Gardenia, if you know the smell, and for heaven's sake if you don't get thee to a nunnery, is cooly humid, like an attractively plump red-haired woman misting peas in a Vancouver island greenhouse with her hair in a bun, some of which has come undone.

There's an undertone of dirt-in-the-springtime, decay, of mushroom caps under snowmelt, and above that, the tender voice of a that woman in the greenhouse, now home with her sleepy infant boy in a cabin hewn of wood, and the scent is milk in a ceramic mug, and diaper-in-the-pail (not bad) and talcum, a hint of sparkling Champagne, and several yards of the best white silk being dragged across a floor of ancient stone.

Wednesday, March 27, 2013

Bunny Rolls

Photo credit: Donna Currie, the mind, whisk, and spatula behind Cookistry. com

Like wine diluted by water in a Greek wine vessel (why is it that museums never use the word "cup?") the bunny-roll-baking gene has been diluted by successive generations of women in my family. My great-grandmother's looked like hares. Actually had discernable ears. My grandmother's slightly less so. In my mother's, basically the bunny idea was implied.

In mine, it's like the joke about how first generation immigrants are farmers, second generation are lawyers and doctors and third generation are snowboarders and performance artists. 

Tuesday, March 26, 2013

The Perfect Dress

Diane Von Furstenberg coined, "feel like a woman" about her landscape-altering 70s wrap dress. Mostly in dresses I feel like it's time for Easter. Pouffy. Or worse, too tight, like I'm going to pop out of a Russian oligarch's cake.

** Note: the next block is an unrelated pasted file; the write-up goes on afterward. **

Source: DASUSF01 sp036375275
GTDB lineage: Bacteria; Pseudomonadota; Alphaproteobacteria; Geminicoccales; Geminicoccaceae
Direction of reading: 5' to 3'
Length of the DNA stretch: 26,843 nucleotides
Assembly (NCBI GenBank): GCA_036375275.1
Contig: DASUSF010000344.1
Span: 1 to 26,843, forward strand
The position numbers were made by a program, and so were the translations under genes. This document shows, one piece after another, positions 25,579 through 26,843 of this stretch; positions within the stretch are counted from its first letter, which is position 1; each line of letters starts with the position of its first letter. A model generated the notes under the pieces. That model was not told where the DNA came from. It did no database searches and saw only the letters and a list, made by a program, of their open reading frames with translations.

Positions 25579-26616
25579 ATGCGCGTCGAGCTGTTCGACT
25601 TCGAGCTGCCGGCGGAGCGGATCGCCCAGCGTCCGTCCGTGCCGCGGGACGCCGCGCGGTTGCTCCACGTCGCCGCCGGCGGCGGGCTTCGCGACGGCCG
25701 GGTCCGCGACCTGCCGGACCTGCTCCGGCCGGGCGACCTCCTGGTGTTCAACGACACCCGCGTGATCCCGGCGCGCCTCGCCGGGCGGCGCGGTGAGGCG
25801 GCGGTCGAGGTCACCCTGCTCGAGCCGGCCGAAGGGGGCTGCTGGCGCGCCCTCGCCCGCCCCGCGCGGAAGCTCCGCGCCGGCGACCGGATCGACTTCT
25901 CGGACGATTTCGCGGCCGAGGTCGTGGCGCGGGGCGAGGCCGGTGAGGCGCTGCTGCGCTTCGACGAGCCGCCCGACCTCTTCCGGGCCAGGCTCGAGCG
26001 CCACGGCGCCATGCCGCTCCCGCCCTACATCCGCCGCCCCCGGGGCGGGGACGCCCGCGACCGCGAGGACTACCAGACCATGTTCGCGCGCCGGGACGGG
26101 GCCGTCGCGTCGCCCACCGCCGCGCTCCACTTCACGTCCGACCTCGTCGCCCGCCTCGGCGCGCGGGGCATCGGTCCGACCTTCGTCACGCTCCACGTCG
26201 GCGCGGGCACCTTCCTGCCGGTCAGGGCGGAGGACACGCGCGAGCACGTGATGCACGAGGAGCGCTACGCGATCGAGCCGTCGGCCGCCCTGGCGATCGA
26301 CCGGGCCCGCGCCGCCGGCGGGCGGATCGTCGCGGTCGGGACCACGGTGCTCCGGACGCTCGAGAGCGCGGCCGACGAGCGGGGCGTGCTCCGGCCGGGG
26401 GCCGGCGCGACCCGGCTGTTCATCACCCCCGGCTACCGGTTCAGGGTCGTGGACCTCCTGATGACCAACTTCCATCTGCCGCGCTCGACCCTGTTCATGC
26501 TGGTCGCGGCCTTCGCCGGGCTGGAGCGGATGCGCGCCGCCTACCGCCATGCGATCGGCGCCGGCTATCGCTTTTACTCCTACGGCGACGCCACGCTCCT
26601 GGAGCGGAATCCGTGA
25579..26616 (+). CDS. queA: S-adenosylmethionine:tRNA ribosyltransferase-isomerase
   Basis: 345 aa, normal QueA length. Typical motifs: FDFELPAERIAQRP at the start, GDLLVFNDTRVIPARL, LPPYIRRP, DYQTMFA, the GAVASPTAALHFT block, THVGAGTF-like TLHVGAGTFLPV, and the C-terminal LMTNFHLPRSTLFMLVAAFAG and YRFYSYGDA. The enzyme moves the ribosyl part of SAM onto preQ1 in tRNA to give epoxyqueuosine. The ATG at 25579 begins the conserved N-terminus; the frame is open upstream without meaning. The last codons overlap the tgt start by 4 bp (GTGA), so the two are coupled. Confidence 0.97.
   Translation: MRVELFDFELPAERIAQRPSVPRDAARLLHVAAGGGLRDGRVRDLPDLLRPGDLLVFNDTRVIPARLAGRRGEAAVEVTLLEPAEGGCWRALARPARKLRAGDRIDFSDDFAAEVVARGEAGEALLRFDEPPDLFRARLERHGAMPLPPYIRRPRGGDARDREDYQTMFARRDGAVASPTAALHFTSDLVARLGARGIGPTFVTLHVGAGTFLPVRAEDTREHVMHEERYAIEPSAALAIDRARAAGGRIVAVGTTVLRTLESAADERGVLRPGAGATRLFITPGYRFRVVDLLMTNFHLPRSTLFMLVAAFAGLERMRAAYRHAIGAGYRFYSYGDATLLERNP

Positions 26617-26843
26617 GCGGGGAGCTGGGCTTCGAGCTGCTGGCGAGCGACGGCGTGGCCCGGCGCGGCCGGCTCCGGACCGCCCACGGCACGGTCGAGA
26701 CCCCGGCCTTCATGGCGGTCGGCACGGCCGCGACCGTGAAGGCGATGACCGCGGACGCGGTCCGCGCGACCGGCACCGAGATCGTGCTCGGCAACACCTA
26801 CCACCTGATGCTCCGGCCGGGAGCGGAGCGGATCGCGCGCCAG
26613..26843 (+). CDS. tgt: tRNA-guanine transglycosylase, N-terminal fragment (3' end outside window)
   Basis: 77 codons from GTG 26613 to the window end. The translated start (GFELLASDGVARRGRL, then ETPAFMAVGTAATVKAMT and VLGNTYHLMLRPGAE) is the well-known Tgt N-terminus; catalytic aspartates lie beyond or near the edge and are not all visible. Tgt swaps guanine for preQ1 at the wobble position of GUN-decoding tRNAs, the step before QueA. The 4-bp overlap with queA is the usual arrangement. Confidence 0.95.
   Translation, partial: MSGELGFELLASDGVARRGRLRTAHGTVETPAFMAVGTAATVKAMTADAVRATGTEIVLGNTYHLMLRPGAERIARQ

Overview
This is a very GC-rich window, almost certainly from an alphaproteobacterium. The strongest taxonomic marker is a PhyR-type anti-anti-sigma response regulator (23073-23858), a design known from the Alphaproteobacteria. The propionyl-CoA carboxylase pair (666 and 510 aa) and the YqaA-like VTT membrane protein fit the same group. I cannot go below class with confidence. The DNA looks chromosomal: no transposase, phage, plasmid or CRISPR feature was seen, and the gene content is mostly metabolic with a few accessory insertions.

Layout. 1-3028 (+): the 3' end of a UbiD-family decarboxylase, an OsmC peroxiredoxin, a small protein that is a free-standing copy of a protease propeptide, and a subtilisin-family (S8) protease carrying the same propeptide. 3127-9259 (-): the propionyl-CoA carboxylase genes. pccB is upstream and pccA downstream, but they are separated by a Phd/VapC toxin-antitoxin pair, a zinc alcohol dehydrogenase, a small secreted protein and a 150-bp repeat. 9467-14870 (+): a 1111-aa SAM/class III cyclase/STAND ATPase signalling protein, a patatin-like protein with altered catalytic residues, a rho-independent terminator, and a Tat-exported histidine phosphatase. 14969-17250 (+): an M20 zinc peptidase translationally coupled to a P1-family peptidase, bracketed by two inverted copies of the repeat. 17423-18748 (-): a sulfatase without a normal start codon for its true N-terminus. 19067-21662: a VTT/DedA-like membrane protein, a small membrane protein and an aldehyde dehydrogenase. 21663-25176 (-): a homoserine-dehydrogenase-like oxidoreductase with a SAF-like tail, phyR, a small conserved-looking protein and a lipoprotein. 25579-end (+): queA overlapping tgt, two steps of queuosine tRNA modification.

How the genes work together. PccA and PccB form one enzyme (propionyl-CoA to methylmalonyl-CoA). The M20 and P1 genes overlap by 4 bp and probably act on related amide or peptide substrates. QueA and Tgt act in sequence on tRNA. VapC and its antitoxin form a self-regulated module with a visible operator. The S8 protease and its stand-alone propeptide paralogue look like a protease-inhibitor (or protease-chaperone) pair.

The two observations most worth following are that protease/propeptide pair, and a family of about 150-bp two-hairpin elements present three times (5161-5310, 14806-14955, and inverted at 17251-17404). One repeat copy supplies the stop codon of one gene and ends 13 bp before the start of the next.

So this cotton A-line number that I've taken to wearing is worth reporting, since reporting on my fashion is usually blah blah blah sweatpants blah blah blah.

I put it on and felt the kind of femininity I aspire to: farm-girl femininity, O Pioneers! petticoats and gleaning Old Country pickle jar femininity, Bread Basket Of The World, light on a field where wheat is goldenly growing, where I look like a million bucks backlit by the sun with my wicker basket of apples or dewey wildflowers on my hip and in my eyes the expression of someone who knows what on Earth they are doing.

Monday, March 25, 2013

Snow In The Spring

On April Fools' Day, 1997, when I was living in Boston, it snowed a foot. I cross-country skied to my cafe (the owners being purists and thwarted philosophy PhDs were rude if you asked for low-fat milk, and I liked that; I wanted direction). April in Paris. Bread and butter. Hugs and kisses. Spring snow and I adore the fat short cartoon temper of a spring blizzard because it's ineffectual, blustering, shortly to be over; it has those bozooka eyes like a cartoon wolf looking at a lady, but it has faltering grip on the monkey bars of the playground. Look around. There's the bud of a tulip taller than the accumulation that was the talk of the radio last night. A robin scraping away. How obvious is it winter is done in the angle of the sun on the pine branches that sag deeply like boards before the anticipatory, wonderful, loud bouncing release of the diver's weight.